Little Shop of Horrors impresses local crowds


Photo by Kaitlyn Fowler.

Actors perform the local play.

This weekend the Lewiston Civic Theatre has its last three showings of the high-energy classic, Little Shop of Horrors. Performances are at 7 p.m. Oct. 28 and 29, and at 2 p.m. Oct. 30, all at the old LHS auditorium.
This musical is fun from beginning to end, and the production reveals just how talented the Lewiston and Clarkston community is.
The show starts on Skid Row, in Mushnik’s Flower Shop, where Audrey (Lorelie Faulk) and Seymour Krelborn (Vincent Gau) work together. Seymour is the improbable hero of the story. Timid and insecure, he is naive and feels much put-upon. Despite his flaws, he’s a sweet and well-meaning man.
Audrey works with Seymour, who names his plants after her at the flower shop. Lacking education and self-esteem, she suffers from feelings of hopelessness in her situation in life, including her abusive relationship with her boyfriend, Orin Scrivello.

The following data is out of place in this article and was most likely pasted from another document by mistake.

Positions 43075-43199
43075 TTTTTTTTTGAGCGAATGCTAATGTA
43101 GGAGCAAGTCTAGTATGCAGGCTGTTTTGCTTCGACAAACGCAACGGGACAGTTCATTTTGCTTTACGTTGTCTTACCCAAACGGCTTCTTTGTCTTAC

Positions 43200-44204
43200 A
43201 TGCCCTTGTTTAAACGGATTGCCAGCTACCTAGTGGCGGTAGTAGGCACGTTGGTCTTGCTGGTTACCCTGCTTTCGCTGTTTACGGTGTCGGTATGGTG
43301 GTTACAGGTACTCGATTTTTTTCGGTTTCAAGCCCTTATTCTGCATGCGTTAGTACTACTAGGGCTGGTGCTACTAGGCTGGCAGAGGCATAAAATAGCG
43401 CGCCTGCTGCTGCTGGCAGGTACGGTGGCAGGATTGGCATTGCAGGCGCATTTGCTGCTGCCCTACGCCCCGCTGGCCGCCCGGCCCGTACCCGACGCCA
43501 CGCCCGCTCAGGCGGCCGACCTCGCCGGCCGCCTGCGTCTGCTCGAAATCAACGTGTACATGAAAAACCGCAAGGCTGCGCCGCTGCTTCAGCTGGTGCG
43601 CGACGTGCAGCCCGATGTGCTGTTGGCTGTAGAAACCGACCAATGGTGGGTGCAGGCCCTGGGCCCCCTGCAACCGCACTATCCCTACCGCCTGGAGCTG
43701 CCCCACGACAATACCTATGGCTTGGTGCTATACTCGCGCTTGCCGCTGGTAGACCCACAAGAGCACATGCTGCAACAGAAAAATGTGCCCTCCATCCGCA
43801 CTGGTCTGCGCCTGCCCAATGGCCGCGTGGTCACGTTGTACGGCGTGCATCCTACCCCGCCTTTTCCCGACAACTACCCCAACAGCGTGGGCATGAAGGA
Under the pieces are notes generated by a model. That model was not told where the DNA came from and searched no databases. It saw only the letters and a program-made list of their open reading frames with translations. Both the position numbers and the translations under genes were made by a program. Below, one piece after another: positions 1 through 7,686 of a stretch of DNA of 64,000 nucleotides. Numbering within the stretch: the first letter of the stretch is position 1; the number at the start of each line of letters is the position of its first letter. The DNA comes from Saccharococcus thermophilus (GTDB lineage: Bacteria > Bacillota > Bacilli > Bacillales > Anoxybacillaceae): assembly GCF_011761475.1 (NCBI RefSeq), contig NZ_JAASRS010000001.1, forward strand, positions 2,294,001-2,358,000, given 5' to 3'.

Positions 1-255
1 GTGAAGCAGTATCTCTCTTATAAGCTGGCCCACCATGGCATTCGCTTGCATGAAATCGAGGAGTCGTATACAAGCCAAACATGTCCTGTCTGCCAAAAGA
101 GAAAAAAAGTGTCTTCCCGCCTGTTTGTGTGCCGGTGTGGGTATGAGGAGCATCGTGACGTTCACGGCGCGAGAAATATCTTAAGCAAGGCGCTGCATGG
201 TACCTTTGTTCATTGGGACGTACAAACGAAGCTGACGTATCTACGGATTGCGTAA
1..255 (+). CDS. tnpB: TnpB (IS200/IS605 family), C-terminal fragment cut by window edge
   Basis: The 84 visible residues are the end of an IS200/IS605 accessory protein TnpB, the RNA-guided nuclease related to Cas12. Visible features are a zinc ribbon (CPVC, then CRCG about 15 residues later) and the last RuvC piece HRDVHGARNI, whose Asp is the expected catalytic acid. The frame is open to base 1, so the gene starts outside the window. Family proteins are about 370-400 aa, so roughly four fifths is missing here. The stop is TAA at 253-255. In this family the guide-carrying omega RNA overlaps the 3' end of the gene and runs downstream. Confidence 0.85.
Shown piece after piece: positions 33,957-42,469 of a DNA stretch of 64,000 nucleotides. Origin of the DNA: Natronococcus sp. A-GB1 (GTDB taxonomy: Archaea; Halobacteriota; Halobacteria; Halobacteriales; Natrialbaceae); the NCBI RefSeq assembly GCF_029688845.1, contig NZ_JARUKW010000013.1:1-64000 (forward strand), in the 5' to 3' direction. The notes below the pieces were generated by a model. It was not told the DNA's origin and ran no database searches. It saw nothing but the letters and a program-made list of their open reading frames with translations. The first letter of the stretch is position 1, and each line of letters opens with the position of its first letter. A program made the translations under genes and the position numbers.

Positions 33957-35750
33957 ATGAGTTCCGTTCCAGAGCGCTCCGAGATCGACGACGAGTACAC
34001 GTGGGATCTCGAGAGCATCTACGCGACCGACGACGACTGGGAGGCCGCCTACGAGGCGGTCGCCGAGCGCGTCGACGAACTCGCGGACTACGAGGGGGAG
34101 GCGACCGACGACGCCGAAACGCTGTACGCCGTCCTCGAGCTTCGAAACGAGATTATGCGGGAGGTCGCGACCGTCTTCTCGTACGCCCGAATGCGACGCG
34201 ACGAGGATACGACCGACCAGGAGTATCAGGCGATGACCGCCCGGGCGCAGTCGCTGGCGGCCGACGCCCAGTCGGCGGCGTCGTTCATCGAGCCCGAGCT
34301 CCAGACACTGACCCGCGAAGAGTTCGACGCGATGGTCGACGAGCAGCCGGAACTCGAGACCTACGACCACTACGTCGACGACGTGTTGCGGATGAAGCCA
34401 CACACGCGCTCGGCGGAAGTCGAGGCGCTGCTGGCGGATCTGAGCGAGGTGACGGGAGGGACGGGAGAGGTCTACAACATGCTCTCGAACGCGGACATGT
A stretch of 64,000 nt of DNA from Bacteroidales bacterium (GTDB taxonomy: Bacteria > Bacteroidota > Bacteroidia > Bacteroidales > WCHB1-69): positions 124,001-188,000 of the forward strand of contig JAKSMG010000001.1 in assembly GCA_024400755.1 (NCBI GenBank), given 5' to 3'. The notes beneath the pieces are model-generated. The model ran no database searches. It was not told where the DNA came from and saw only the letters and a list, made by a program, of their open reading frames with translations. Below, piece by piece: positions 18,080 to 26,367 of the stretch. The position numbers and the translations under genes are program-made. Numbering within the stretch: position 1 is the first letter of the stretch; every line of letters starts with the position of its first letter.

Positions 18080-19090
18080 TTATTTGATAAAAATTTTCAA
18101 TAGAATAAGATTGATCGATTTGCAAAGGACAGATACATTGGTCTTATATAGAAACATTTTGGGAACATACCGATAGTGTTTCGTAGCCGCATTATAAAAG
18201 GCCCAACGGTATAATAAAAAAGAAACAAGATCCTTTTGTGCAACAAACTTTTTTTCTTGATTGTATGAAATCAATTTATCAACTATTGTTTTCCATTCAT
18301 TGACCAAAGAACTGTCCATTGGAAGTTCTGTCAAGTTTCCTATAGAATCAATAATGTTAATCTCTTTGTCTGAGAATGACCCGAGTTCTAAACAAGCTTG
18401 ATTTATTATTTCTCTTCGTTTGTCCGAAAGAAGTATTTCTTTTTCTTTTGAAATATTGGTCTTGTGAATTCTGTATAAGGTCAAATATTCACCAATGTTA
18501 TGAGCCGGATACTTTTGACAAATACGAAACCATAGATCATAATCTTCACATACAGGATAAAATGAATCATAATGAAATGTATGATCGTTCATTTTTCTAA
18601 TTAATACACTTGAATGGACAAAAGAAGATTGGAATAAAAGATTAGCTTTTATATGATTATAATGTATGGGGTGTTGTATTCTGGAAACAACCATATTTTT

The story turns exciting with the introduction of a man-eating plant and a sweet love story between Audrey and Seymour.
Director Amanda Smelyansky put together an amazing show with smooth scene changes, a clear focus, and a cohesion that is impressive.
The costume design consists of classic 1960 fashion by Kathleen Hanthorn and Gabi Segren, assisted by Kate Nowlin and Shannon Grow. The beautiful set, designed by Mike Cannon and Larry Goodwin, also looks fantastic.
The story feels fast-paced, starting with a shop that’s going under, to a man-eating plant, to a love blossoming, and ending with death.
As the play ends, the chorus in sings “Don’t Feed the Plants,” and the message to the audience is to be careful with wishes. As Seymour learns, there is a terrible price to pay when people get what they want, instead of what they earn.
Overall, this production is funny and exciting, and it nicely blends together the plants, actors and vocal performances. People in the audience might find themselves smiling throughout the show, and wanting to sing along to their favorite songs. The Lewiston Civic Theatre’s production of Little Shop of Horrors deserves a 5 out of 5.